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This article was published 27/4/2013 (1487 days ago), so information in it may no longer be current.
The protagonist and narrator of this quietly affecting literary novel is a 42-year-old elementary school teacher in greater Boston, childless herself, unmarried, dutiful to job, friends and aging parents, and, in her words, "completely invisible."
But when Nora Eldridge introduces herself, she is extremely angry, both at herself and the world. "Don't all women feel the same?" she asks. "The only difference is how much we know we feel it, how in touch we are with our fury."
It takes 250 pages for American author Claire Messud to reveal the reason for Nora's fury. Suffice it to say it relates to her heroine's obsessive relationship with a family of exotic immigrants who had colonized her life in Cambridge, Mass.
Like many literary novels, The Woman Upstairs starts in the present and casts backward, advancing gradually to where it began, as Nora first encounters an eight-year-old boy, Reza, in her classroom, then meets his parents, a stylish Italian artist and her husband, a Lebanase-born academic.
Despite Messud's superb narrative control, the flashback structure is not the wisest of strategies, because it removes narrative tension. Readers know Nora's situation; the only surprise is how Messud is going to get them there.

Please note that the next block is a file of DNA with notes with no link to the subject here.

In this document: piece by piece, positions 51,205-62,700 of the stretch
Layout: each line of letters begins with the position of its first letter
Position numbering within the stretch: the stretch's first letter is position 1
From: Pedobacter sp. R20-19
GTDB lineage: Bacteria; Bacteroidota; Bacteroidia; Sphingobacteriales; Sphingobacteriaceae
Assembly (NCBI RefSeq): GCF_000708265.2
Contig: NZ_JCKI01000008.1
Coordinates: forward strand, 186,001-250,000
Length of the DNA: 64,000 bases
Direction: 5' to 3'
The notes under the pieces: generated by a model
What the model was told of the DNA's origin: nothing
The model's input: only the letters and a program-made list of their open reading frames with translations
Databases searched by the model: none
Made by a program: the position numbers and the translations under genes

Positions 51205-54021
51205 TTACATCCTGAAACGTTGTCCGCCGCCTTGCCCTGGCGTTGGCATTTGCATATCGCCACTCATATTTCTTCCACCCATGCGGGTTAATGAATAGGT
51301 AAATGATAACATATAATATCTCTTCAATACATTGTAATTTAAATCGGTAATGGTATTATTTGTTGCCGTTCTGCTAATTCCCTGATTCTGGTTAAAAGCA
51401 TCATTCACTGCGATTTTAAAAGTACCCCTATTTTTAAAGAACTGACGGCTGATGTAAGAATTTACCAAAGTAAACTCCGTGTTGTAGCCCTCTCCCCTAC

Yet Messud gives us much to savour along the way.
First and foremost is the rhythmic quality of Messud's prose. Her sentences, though not pretentious or showy, are precise and melodic. Here, for example, she describes an instance of schoolyard bullying:
"Inside, we register the blow as silence falling, as if outside the world in chorus only took a breath, as if a curtain fell upon the scene." Sentence after sentence boasts this kind of musicality.
She also displays a womanly understanding of human psychology. Nora emphasizes that she "gets" children, and Messud clearly "gets" people.
With these traits and the novel's feminist themes, Canadian readers will be reminded of the late Carol Shields, especially in her overtly feminist novels like The Stone Diaries and Unless.
Messud, who had a literary hit with her last novel, The Emperor's Children in 2006, has a Canadian connection. Born in the U.S., she spent some of her youth in Toronto, with her Ontario-born mother and French-Algerian father.
Like Nora, she now lives in Cambridge, but with her children and her husband, The New Yorker magazine literary critic James Wood.
A thwarted visual artist, Nora finds in Reza's mother, Sirena, a kindred spirit, and the two women are soon sharing an art studio and daily confidences.
Nora's attraction to Sirena is both emotional and sexual, as it is toward the husband, Skandar. While Sirena makes an installation piece, Nora builds a doll-house-sized diorama, Messud's obvious allusion to Henrik Ibsen's heroine Nora in A Doll's House. The studio becomes the setting for a betrayal that justifies Nora's state of mind.
The drone of U.S. politics hums in the background of The Woman Upstairs -- giving it an extra resonance in the wake of the Boston Marathon bombing -- though much differently than in The Emperor's Children, a kind of Bonfire of the Vanities for sensitive types.
This novel is also much different than Messud's first two outings, When the World Was Steady (1995) and The Hunters (2001). Arguably, she is one of those writers whose versatility works against them, in that she is too much of a chameleon to be pinned down.
Still, The Woman Upstairs should turn a few heads.
Morley Walker edits the Free Press Books section.